Oakes v. Oxygen Therapy Services

Annotate this Case

363 S.E.2d 130 (1987)


No. 17486.

Supreme Court of Appeals of West Virginia.

November 17, 1987.

Gilbert Wilkes, III, Wilkes & Wilkes, Martinsburg, for appellant.

Sally Jackson, Rice, Douglas & Shingleton, Martinsburg, for appellee.

NEELY, Justice:

The appellant, Ronald Oakes, was employed by Oxygen Therapy at its Hagerstown, *131 Maryland office in January, 1982. The appellant's duties were to pick up and deliver oxygen tanks in an area that included parts of Maryland and West Virginia. When the appellant was hired in Maryland, he signed an employment contract which provided that Maryland law would govern the contract.

In December, 1983 the appellant was injured in Maryland when he fell while delivering an oxygen tank. Appellant is a resident of West Virginia and after his accident he was hospitalized in Martinsburg, West Virginia where surgery was performed for a hernia caused by his injury. Appellant applied for and received Maryland workers' compensation; at the time of the proceedings below he was still unable to work and receiving benefits.

Paragraph 4 of the Employment Contract titled "Involuntary Termination" provides:

(a) Notwithstanding the provisions of paragraph 1 hereof, Employer shall have the right to terminate this Agreement at any time during the term hereof for "just cause". For purposes of this paragraph 4, the term "just cause" shall mean (i) the inability of Employee, by reason of physical or mental disability, to continue a high level of performance of his duties hereunder for a period of ninety (90) substantially consecutive days,...

The appellee, Oxygen Therapy, discharged the appellant in January, 1984, allegedly because he would be unable to continue a high level of his duties for ninety days, and informed the appellant of this decision in Martinsburg.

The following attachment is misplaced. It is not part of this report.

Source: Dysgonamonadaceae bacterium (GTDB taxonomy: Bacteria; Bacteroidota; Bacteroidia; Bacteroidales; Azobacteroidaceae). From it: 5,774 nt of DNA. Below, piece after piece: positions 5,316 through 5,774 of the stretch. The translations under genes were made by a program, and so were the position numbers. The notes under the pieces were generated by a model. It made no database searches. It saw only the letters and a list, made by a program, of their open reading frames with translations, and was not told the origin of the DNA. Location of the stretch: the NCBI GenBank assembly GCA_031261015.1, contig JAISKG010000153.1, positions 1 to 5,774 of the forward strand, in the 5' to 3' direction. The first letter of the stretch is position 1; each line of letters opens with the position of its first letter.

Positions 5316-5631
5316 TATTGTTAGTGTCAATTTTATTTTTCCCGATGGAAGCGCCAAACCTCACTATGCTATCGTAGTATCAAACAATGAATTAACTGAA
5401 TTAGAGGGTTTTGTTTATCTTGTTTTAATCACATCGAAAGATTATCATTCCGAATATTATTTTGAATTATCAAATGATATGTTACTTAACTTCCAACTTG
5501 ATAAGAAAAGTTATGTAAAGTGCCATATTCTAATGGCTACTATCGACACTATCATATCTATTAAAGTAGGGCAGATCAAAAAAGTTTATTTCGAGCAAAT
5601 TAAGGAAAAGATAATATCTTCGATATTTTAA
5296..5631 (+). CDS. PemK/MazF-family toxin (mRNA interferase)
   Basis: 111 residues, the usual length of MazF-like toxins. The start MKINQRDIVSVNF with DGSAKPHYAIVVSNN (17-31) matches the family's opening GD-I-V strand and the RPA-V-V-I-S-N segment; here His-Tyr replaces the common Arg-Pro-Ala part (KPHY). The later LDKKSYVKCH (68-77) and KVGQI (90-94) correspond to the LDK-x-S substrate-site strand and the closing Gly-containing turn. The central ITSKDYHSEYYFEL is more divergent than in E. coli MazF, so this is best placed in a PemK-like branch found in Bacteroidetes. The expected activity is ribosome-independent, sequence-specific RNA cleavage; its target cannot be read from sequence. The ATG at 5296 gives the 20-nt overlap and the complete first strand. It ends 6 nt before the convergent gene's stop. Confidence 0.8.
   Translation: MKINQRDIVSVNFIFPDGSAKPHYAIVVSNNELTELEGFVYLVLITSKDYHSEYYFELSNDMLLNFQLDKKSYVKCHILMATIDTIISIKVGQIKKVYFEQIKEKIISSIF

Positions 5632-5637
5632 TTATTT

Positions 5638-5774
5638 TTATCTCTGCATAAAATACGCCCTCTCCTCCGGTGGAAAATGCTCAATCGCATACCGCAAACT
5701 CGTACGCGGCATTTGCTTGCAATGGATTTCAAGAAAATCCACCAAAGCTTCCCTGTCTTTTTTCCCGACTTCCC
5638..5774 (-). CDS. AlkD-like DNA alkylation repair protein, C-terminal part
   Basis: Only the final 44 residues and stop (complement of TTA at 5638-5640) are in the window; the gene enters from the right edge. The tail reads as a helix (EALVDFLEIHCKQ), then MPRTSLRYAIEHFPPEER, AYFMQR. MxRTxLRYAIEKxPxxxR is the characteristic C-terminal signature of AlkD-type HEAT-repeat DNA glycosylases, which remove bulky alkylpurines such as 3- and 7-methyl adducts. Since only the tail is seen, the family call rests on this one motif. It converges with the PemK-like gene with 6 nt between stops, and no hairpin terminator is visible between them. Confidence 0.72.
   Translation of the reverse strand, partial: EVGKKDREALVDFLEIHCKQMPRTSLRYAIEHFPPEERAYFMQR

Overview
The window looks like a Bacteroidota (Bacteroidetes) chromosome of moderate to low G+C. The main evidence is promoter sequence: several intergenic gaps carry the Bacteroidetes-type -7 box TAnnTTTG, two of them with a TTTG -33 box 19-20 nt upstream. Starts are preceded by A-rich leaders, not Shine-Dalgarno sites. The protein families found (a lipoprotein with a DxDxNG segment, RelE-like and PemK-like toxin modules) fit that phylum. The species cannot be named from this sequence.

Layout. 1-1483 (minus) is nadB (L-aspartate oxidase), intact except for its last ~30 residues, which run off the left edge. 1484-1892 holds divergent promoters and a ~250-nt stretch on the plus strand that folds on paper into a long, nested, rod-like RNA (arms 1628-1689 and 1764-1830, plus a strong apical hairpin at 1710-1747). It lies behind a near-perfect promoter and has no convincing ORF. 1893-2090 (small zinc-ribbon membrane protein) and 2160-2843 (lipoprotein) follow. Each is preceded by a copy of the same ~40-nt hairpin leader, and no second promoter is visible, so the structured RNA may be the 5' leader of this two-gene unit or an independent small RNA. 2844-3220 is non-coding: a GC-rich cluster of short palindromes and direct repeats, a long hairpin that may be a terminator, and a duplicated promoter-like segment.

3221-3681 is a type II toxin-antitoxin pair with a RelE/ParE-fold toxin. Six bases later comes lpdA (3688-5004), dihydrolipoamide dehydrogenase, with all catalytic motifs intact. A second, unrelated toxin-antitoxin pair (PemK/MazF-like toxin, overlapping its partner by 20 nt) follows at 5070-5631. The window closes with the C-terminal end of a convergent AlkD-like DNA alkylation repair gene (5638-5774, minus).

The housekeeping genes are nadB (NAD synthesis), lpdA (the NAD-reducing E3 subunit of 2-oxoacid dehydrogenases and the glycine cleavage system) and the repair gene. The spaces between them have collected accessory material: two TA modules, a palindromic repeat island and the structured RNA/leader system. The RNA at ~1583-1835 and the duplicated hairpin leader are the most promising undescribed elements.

Appellant filed a complaint in the Circuit Court of Berkeley County claiming breach of contract and "retaliatory discharge." The gravaman of the "retaliatory discharge" count was that he had been discharged because he filed a workers' compensation claim. The appellee moved the court to apply Maryland law to both of the appellant's causes of action. The circuit court granted that motion and then awarded the appellee summary judgment under Maryland law.

The circuit court concluded that there is no civil cause of action in Maryland for "retaliatory discharge" because a person files a workers' compensation claim; rather, discharging a worker for making a workers' compensation claim is a criminal misdemeanor in Maryland. Both the appellant and the appellee agreed below that Maryland law governed the breach of contract cause of action; therefore, that ruling is not in dispute. However, appellant maintains that West Virginia has a cause of action for "retaliatory discharge," Shanholtz v. Monongahela, 165 W.Va. 305, 270 S.E.2d 178 (1980), and that because the discharge occurred in West Virginia, West Virginia law applies.

The heart of the plaintiff's choice of law argument is that because appellant was a patient in a West Virginia hospital at the time that the appellee's representative informed him of his discharge, the tort of "retaliatory discharge" occurred in West Virginia. On this issue the circuit court held:

This court cannot conclude that the plaintiff, in selecting a location of a hospital, was thereby enabled to select the substantive law forum while demanding the application of Maryland law under the contract and West Virginia law under tort recovery.

We agree with the circuit court and affirm.

"In general, this state adheres to the conflicts of law doctrine of lex loci delicti." Syllabus point 1 Paul v. National Life, ___ W.Va. ___, 352 S.E.2d 550 (1986). However, the lex loci delicti rule has generally been applied to clear-cut cases of physical injury. In the case before us we are dealing with an alleged tort whose very existence depends on the breath and legality of a Maryland employment contract.